Le Monde is considered one of France's most prestigious newspapers
A book criticising the French daily Le Monde - one of the country's most prestigious newspapers - has been published amid much controversy and threats of legal action.
The Hidden Face of Le Monde accuses the paper's editorial team of bias, hypocrisy and abuse of political power.
Journalists Philippe Cohen and Pierre Pean say the paper has become a "modern-day Pravda" run in a "climate of fear" by an unscrupulous triumvirate.
After holding back when extracts were published last week by news magazine L'Express, Le Monde let rip in its latest edition, devoting four pages to a hard-hitting counter-offensive.
It says it will take libel proceedings against the authors, their publishers and L'Express magazine.
The authors accuse managing director Jean-Marie Colombani, editor Edwy Plenel and board chairman Alain Minc of distorting information in an attempt to shape French politics and society and covering up scandals.
Criticism is one thing, passion is another. For Spinoza, the most disastrous of 'sad passions'... was hatred... A hatred which, alas, lives in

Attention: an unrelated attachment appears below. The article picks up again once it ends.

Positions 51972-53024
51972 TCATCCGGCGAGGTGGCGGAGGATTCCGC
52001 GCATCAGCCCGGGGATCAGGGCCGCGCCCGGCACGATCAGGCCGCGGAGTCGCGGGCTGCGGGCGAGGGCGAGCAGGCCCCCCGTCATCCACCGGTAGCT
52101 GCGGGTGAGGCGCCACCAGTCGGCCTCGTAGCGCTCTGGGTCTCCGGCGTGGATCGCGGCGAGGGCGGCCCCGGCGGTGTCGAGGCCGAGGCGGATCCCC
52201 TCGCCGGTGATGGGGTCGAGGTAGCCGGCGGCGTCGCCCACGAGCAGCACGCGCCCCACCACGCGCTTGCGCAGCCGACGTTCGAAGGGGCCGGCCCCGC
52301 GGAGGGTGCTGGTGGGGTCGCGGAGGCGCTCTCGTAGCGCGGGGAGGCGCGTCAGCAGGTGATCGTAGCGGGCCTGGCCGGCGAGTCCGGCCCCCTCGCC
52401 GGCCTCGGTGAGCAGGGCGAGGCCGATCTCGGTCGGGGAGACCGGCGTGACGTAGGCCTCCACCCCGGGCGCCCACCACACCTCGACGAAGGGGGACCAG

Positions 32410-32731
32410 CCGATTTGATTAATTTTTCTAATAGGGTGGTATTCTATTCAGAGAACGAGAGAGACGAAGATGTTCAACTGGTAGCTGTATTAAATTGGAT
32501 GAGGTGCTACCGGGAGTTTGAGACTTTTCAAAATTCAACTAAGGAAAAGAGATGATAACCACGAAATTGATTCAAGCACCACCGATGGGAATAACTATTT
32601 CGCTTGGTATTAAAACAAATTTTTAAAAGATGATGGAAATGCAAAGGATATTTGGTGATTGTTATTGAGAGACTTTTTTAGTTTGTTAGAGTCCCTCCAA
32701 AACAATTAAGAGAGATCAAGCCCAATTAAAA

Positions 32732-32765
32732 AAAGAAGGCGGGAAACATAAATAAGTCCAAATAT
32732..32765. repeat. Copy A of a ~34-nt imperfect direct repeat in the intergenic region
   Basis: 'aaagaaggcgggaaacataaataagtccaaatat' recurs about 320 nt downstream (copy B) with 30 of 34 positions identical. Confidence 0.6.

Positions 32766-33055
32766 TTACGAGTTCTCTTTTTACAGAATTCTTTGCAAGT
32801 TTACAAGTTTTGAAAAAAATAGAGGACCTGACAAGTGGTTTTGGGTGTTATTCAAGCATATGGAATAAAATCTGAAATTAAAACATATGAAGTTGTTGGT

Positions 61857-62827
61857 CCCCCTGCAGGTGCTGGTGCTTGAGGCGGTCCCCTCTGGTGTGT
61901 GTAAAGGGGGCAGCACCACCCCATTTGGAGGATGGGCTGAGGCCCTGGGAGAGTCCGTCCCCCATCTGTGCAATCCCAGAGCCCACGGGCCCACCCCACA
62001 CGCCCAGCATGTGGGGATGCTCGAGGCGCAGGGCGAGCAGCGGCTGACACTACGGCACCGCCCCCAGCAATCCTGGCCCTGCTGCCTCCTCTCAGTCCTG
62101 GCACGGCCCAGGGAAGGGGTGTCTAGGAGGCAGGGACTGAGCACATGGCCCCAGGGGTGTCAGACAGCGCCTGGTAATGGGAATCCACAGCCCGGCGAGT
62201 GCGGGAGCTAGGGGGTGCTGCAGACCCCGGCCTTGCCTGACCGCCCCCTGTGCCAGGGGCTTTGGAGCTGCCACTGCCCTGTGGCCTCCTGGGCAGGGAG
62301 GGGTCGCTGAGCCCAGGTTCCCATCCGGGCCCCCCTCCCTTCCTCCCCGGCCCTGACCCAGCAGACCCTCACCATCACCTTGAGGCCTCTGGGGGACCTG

this book devoted to us
Some 50,000 copies of the 630-page book were printed under tight security in Spain to prevent leaks.
In its Wednesday edition, Le Monde hits back, accusing the authors of being inspired by hate.
"Their book accumulates mistakes, lies, defamations and calumnies, and the courts will obviously be asked to deal with
them," it said.
Le Monde also denied the book's claims that an "atmosphere of fear" hangs over its newsroom and that it has sought to portray
France in its worst possible light over the last decade.
Centre-left publication, considered highbrow
Famed for austere layout and authoritative reporting
Evening paper - appears at lunchtime in Paris, dated the following day
Founded at time of the liberation from German occupation in 1944 on General Charles de Gaulle's orders
Daily circulation of about 400,000 copies
The controversy has been fuelled by claims of public enmity between Mr Colombani and the managing editor of L'Express, Denis Jeambar, since the failed attempt by the weekly to acquire the newspaper two years ago.
Another newspaper and rival to Le Monde, the left-leaning Liberation, joined the fray with a piece in its Wednesday edition, remarking that in spite of its searing rebuttal, Le Monde failed to address some of the specific accusations levelled in the book.
These include the campaign allegedly conducted by the newspaper in favour of
the 1995 presidential candidate Edouard Balladur or the defeated Socialist challenger in the 2002 race Lionel Jospin, whom Le Monde supported "like the rope
supports the hanged man".
Le Monde editors are due to meet the journalists this afternoon to discuss the situation at the paper, in which journalists have much of the daily control.